Know Your Baselines: The importance of knowing what ‘good’ looks like when recovering from outages
On Friday, May 17 at approximately 9:56 UTC, the Salesforce “modify all” issue began when a Salesforce database script accidentally assigned the Modify All permission on objects and profiles across a number of customer environments. While we describe the impact of the Modify All permission in more detail HERE, this article will describe the process of assessing your impact and recovering back to a known-good baseline.
As Salesforce restored configurations starting on Friday, May 17 and continuing through the week of Monday, May 20, Salesforce asked customers to validate the correctness of their restored account configurations and open support cases for any identified problems.
The reason this created an unusual situation is because many customers treat their production Salesforce implementations as the authoritative “systems of record” for configurations, with their sandboxes being representatively configured clones and potential backups. The recovery scenario where both production and sandbox configurations could be incorrect is rarely considered in our experience. Validating that access is restored to normal requires knowledge of a known-good baseline and the intended access of various roles, users, and applications. In other words, a company must know what “good” looks like in order to validate whether their cloud/SaaS applications are currently in a correct state.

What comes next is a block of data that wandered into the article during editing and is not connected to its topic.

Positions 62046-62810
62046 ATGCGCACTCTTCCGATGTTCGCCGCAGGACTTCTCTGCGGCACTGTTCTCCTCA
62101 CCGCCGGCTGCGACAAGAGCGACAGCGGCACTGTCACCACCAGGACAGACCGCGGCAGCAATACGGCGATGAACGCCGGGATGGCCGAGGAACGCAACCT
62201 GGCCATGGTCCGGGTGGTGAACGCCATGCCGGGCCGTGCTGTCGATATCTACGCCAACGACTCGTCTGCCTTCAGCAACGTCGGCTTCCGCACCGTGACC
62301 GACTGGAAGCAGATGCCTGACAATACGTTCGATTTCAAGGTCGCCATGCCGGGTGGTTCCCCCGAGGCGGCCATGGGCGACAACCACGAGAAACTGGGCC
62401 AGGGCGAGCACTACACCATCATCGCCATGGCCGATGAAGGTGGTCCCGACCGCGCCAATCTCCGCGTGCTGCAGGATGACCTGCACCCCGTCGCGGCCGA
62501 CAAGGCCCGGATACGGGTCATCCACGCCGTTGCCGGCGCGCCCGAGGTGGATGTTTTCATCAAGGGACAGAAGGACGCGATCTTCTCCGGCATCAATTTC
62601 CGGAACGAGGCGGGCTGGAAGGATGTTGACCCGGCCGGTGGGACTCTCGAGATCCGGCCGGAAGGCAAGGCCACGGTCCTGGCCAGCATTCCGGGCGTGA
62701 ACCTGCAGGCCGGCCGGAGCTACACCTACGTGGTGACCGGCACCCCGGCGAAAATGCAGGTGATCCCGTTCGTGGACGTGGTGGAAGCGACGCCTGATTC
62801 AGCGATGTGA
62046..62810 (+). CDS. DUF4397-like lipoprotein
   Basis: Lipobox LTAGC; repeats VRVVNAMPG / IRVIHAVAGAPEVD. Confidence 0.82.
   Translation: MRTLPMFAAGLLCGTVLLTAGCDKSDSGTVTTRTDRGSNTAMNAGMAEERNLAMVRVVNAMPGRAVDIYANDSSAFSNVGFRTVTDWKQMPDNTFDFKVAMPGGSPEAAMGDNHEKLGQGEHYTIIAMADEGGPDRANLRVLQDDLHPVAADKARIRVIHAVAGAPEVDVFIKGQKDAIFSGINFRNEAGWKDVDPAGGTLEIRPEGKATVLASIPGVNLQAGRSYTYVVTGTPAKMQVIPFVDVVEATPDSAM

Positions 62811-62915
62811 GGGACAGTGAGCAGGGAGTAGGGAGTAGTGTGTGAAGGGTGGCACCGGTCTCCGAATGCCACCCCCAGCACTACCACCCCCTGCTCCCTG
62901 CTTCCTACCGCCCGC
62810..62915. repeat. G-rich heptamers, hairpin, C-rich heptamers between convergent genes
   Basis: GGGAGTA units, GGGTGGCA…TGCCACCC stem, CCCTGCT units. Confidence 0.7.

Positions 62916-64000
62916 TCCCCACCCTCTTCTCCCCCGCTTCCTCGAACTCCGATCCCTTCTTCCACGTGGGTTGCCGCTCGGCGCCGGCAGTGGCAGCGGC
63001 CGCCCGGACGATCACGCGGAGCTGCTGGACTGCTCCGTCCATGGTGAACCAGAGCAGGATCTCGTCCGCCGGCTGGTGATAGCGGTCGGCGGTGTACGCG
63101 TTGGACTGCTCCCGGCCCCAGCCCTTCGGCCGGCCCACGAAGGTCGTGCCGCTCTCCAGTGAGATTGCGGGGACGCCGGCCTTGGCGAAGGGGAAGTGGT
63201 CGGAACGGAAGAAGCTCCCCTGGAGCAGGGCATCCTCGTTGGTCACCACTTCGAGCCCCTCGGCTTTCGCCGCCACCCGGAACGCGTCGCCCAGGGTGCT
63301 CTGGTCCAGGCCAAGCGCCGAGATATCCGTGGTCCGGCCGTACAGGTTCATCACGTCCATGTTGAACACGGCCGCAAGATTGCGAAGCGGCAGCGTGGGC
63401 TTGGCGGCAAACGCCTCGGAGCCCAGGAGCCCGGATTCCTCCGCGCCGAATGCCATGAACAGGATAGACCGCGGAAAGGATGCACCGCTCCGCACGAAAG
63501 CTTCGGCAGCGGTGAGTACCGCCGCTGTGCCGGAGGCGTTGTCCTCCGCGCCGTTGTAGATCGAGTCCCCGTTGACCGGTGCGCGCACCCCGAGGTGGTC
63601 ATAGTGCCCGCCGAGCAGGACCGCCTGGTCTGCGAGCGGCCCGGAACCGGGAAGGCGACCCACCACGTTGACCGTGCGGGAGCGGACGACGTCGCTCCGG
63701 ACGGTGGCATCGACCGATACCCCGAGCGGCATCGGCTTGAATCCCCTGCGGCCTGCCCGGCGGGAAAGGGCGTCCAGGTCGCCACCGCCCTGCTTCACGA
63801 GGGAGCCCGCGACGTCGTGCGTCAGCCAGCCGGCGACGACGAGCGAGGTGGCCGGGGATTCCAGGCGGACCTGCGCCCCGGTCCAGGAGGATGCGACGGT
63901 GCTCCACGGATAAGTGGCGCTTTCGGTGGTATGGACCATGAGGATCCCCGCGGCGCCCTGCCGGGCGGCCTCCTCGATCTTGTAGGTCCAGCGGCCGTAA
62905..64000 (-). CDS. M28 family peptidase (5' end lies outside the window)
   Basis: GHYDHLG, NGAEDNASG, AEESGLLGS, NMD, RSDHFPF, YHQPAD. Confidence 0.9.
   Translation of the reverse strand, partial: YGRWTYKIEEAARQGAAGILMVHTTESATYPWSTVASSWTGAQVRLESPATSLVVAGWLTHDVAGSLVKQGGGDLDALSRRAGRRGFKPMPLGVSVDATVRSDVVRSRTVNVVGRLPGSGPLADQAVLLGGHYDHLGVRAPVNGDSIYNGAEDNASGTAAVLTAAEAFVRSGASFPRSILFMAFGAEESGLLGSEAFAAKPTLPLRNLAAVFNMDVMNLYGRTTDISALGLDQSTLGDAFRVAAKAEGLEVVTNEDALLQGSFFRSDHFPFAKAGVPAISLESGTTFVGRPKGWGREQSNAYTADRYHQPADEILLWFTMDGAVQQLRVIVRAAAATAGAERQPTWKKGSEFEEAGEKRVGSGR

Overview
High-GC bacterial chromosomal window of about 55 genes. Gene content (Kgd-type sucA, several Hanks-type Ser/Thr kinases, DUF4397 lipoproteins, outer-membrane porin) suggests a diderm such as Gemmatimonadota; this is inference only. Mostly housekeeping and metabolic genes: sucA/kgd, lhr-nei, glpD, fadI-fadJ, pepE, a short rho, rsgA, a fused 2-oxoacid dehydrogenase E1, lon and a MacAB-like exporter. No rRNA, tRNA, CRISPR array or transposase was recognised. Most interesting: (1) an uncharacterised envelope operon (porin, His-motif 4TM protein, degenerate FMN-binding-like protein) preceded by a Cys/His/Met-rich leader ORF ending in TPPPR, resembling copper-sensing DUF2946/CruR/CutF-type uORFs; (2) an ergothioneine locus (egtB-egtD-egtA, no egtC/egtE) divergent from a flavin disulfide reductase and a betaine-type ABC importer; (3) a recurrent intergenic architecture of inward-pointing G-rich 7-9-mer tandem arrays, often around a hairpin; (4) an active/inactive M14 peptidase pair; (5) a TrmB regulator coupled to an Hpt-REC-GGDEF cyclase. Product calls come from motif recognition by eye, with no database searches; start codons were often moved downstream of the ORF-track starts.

There are two types of baselines that must be considered: functional and security. Functional baselines define the “must have” access levels in the application. that must be met for users to do their jobs. A good baseline should include not only the high level activities a user needs, but also the application-specific interaction flows that constitute that access. For example, a particular support persona must be able to view incoming cases, take ownership of a case, make updates to the case, and eventually close or re-assign the case. The ability to perform these flows is often dependant on a number of different application permissions and settings being correctly configured.
Security baselines are different. They define the access to data that users must not have. For example, external customer support users must not have access to the data of other customers. Defining a set of access rights or permissions that should be blocked or prevented is often referred to as a block list or blacklist. Alternatively, a more mature security baseline would express the totality of access available to an external customer support user. This may include access such as the ability to create cases associated with their account, edit open cases associated with their account, and view published knowledge base articles. Defining a set of comprehensive access rights or permissions that a user should have is often referred to as an allow list or whitelist. It is important to note that a whitelist is meant to be all inclusive. Conversely, a blacklist defines certain exclusions and is not meant to be comprehensive.
In practice, assessment of these baselines is what most companies perform during their release cycle. Certain baselines, such as automated tests for SaaS-hosted software (e.g. Salesforce Force.com) can be easily run in an automated fashion. Many companies assess their functional baselines using a labor-intensive process involving representatives from various business groups in the company spending considerable time clicking through a user acceptance testing (UAT) environment to make sure they can still perform all required actions.